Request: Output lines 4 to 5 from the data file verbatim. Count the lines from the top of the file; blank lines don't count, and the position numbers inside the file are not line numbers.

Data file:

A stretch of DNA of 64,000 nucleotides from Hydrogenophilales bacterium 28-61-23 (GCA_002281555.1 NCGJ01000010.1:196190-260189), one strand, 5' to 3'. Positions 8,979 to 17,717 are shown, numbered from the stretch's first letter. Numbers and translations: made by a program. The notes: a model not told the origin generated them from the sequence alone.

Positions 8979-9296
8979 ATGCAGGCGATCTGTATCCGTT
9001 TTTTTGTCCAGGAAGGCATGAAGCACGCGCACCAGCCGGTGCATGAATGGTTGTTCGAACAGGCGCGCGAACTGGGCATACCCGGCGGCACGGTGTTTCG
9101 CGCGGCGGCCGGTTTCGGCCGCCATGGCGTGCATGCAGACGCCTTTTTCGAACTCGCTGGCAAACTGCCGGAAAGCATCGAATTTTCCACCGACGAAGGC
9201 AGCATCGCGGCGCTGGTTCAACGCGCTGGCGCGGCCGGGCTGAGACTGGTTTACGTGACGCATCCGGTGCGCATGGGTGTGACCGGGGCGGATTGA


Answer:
9001 TTTTTGTCCAGGAAGGCATGAAGCACGCGCACCAGCCGGTGCATGAATGGTTGTTCGAACAGGCGCGCGAACTGGGCATACCCGGCGGCACGGTGTTTCG
9101 CGCGGCGGCCGGTTTCGGCCGCCATGGCGTGCATGCAGACGCCTTTTTCGAACTCGCTGGCAAACTGCCGGAAAGCATCGAATTTTCCACCGACGAAGGC